The reason why I created the course, even though it might not seem like it goes along with a lot of my other content, it was just simply because I was tired of so many people giving BS real estate advice and doing all these kind of scamming, no money down, speculative moves that just doesn’t make sense. You need some kind of practical advice so that’s what I put together there. Go check that out. This is good. I think you’ve got a good plan here. You just need to develop the plan further and it’s going to be very dependent on your individual factors and—I think you have information though to say, “Okay, can you do this in 45—by the time you’re 45?” absolutely! I believe that you can. It’s not going to be easy, it’s going to be hard to do. 20K is a pretty big number but it’s certainly possible, but you’re going to have to start moving now, which it seems like you’re going to do, and you have to have a plan and it’s going to take a lot of work and a lot of effort and you got to find good deals in order to be able to do this in that time frame.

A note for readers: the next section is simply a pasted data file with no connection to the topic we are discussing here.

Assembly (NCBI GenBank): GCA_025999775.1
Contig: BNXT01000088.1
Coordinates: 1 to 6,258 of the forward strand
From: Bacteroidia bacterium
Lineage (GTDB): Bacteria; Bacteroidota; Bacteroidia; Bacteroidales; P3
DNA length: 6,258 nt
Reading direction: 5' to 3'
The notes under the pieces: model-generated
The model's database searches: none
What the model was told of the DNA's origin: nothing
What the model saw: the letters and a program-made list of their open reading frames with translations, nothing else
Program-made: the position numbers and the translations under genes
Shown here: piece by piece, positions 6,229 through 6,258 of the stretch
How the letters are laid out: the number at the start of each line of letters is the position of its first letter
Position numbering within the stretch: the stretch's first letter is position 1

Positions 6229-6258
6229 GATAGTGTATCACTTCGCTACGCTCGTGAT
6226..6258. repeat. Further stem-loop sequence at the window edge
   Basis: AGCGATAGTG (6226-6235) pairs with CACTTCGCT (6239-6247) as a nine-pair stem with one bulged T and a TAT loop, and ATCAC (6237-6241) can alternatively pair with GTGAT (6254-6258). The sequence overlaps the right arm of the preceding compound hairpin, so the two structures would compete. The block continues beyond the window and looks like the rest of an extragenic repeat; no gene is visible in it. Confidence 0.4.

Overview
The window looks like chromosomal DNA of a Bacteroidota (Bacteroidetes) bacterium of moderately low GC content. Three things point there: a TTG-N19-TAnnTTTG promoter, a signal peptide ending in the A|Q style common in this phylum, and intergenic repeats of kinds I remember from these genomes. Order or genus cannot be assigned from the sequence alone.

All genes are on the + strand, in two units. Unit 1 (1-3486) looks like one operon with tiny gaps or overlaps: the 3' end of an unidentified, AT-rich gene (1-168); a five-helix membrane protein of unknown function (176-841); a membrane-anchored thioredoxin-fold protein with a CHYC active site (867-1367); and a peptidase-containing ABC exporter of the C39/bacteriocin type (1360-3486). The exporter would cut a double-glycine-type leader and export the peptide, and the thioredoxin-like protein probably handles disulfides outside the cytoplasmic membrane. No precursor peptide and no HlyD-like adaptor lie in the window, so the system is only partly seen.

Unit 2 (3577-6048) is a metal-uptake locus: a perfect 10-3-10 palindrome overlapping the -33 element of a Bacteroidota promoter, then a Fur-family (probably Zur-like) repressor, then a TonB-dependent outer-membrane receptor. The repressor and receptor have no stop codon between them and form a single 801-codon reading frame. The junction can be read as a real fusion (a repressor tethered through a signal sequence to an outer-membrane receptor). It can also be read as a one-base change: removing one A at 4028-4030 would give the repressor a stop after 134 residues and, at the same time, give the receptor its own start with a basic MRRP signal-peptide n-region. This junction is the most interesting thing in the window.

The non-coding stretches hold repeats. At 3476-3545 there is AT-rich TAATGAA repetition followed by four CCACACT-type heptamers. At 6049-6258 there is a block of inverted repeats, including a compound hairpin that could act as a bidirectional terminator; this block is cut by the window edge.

All right, I hope that is helpful to you. If you have a question for me, you can email me at [email protected]. Don’t forget to click the subscribe button if you haven’t already. Click that Subscribe. Click the bell to make sure you don’t miss any videos especially if you like the real estate stuff because, hey, those videos might not show up and then you’d miss it and then you wouldn’t find out the secret to life and how to make millions of dollars. All right, I’ll talk to you next time. Take care .

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How we Retired at 40..💰7 tips to succeed for Early Retirement💰